Ford Authority

Ford F-150 Has Below-Average Chance Of Reaching 250K Miles

With the release of the most recent version of iSeeCars’ list of the the longest-lasting vehicles on the road today, we’ve seen a number of Blue Oval products make the cut – including the Ford Super Duty F-250 and F-350, the latter of which actually ranked at the very top of this particular list, as well as the Ford Expedition. However, some models from this particular automaker didn’t fare quite as well, including the Super Duty’s F-Series stablemate, the Ford F-150.

The Ford F-150 ranked 11th on the list of the longest-lasting pickup trucks on the road with a 19.2 percent chance of reaching 250,000 miles, which sounds good on the surface. However, that’s lower than the average pickup, which has a 25.9 percent chance of lasting that long, ranking it behind two of its chief rivals – the Toyota Tundra (47.9 percent chance of reaching 250k miles) and the Chevy Silverado 1500 (31 percent), though ahead of the GMC Sierra 1500 (18.3 percent) and Ram 1500 (14.1 percent).

To come up with this list, iSeeCars analyzed over 260 million vehicles sold between 2012 and 2022 to determine which are most likely to survive to the quarter-million mile point. The average odometer reading for every vehicle was calculated at each yearly age, and a proprietary model based on these average mileages was developed to estimate the probability that each vehicle would survive to various thresholds. Ultimately, this latest study found that the average lifespan of vehicles in general is getting longer as time goes by.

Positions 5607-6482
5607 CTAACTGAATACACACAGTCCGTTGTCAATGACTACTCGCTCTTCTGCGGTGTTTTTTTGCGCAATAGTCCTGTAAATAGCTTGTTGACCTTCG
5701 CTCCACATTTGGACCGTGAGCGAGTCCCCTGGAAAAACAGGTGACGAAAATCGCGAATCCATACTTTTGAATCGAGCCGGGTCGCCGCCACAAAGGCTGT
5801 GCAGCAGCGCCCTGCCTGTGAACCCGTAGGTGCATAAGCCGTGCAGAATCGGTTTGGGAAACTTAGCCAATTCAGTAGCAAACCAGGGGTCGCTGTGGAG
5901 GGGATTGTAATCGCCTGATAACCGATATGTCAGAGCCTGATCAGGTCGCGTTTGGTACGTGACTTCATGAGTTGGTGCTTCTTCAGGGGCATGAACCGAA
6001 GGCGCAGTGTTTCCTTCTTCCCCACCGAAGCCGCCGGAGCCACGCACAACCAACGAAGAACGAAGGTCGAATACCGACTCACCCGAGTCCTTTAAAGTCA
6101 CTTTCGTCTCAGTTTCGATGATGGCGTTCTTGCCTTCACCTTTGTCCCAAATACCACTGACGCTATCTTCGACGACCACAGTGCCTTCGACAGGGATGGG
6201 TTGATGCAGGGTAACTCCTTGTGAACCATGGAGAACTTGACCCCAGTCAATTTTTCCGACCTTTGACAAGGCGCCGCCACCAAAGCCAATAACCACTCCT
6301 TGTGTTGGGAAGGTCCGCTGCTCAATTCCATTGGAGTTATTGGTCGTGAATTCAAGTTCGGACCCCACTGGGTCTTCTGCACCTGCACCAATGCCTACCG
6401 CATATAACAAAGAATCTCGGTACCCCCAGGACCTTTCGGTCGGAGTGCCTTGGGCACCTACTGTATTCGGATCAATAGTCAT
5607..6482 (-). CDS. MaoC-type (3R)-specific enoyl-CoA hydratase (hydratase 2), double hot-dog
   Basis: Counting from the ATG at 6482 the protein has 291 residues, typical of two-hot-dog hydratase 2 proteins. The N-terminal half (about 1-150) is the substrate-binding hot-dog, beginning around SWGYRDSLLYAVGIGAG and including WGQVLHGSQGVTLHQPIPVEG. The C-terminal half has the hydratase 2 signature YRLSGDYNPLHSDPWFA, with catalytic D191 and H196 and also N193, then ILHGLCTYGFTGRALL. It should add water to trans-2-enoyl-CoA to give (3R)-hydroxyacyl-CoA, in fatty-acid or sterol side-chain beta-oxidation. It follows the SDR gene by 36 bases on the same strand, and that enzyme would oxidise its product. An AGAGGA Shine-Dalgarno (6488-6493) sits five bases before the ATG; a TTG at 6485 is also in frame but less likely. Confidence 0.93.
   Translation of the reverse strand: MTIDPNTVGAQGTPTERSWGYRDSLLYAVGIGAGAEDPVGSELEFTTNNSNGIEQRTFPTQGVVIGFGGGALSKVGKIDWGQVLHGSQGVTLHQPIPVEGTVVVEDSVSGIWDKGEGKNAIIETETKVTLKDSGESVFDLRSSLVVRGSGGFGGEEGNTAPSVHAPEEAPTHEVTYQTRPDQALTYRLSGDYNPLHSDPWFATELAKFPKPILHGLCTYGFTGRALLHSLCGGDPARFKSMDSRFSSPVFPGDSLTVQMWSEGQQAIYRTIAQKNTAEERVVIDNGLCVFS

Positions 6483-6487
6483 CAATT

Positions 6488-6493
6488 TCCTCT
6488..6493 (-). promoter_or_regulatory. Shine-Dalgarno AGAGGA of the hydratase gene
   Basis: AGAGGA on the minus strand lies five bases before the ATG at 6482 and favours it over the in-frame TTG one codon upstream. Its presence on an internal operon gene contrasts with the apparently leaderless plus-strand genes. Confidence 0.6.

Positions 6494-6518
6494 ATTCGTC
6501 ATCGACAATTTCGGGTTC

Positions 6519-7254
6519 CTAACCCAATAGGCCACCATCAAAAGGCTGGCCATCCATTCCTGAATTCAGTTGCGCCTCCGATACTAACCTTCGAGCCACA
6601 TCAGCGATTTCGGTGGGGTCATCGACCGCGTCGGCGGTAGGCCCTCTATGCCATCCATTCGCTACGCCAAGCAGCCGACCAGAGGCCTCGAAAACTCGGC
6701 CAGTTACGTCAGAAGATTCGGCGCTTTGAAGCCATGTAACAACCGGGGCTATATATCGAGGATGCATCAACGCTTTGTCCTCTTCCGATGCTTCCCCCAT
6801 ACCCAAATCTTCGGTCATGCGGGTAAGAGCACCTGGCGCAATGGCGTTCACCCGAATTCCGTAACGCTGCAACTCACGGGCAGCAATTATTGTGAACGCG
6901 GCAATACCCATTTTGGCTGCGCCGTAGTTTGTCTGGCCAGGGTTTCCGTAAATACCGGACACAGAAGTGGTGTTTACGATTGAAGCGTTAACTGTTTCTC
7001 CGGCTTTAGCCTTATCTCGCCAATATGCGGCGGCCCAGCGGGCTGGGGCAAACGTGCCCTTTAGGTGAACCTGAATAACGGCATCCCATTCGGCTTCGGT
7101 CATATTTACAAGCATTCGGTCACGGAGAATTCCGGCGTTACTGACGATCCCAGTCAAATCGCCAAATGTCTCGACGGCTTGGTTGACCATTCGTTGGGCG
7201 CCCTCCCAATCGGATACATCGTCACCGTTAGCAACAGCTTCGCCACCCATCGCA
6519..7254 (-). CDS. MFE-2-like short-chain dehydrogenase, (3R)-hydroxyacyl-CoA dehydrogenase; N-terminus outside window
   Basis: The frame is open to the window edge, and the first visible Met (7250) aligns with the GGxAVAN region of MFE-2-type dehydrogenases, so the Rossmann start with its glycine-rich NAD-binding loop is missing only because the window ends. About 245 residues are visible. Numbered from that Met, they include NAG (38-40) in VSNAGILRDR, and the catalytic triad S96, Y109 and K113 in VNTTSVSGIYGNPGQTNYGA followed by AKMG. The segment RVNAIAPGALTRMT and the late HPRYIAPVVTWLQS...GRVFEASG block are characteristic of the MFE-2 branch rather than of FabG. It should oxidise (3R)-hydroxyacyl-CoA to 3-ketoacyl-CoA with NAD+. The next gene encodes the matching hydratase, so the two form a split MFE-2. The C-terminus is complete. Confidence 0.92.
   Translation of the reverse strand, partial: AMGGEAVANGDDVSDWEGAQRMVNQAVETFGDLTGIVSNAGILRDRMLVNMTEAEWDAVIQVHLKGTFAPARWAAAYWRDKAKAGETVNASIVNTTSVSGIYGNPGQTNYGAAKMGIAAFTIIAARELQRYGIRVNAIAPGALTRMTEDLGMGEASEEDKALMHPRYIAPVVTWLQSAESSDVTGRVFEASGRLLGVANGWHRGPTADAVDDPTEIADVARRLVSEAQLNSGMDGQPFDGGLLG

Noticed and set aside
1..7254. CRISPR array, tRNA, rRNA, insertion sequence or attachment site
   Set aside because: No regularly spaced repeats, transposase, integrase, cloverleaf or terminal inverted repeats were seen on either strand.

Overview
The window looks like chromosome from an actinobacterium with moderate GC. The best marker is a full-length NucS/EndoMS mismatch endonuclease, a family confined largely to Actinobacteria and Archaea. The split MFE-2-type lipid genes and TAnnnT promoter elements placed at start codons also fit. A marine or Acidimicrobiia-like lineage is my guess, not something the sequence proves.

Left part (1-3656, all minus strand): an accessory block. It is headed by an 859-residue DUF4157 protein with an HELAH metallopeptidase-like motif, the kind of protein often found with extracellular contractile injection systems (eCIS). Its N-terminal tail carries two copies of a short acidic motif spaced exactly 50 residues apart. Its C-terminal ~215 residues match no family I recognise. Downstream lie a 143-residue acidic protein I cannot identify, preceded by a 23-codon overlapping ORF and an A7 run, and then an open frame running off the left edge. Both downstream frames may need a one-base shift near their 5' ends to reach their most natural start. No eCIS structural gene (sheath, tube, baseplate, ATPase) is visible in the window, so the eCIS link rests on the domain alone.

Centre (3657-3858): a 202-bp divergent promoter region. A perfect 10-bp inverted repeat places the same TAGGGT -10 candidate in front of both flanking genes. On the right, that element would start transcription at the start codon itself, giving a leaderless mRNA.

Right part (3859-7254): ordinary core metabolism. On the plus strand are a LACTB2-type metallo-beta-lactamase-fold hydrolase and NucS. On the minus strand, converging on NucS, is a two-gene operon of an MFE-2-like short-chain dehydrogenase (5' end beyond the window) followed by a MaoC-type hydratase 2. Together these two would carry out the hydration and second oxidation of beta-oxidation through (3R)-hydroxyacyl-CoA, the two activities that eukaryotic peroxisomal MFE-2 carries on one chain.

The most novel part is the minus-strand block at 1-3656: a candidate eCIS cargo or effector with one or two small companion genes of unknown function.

“Vehicle lifespans continue to grow, with more than 20 cars now having a 20 percent or better chance of lasting at least a quarter million miles,” said Executive Analyst Karl Brauer. “For most of the automobile’s history, 100,000 miles was considered the maximum usable lifespan. Over the past 30 years we’ve watched an increasing number of cars reach 200,000-plus miles, and for our tenth Longest-Lasting Cars Study we’ve expanded our analysis to predict which vehicles have the greatest likelihood of reaching 250,000 miles or more.”

We’ll have more on the F-150 soon, so be sure and subscribe to Ford Authority for the latest Ford F-Series news, Ford F-150 news, and continuous Ford news coverage.

Brett's lost track of all the Fords he's owned over the years and how much he's spent modifying them, but his current money pits include an S550 Mustang and 13th gen F-150.

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  1. Richard

    Another dubious survey. The Silverado and Sierra should be the same. This sounds like something Consumer Reports would issue.

    1. Chris

      Pretty easy to explain a statistical difference between the two. For example, take rate on different engines likely differs between the two marques. I’m certainly skeptical of the survey’s methodology, but pointing to the Sierra/Silverado as evidence isn’t solid.

  2. Michael N

    Yeah, after 40+ years, I think my brand loyalty to Ford has run its course. My next truck will most likely be a Toyota Tundra.

    1. Chris

      I highly recommend you research the new tundra. It does not have the same reliability as the current generation. When Ford had supply problems I looked at the new tundra.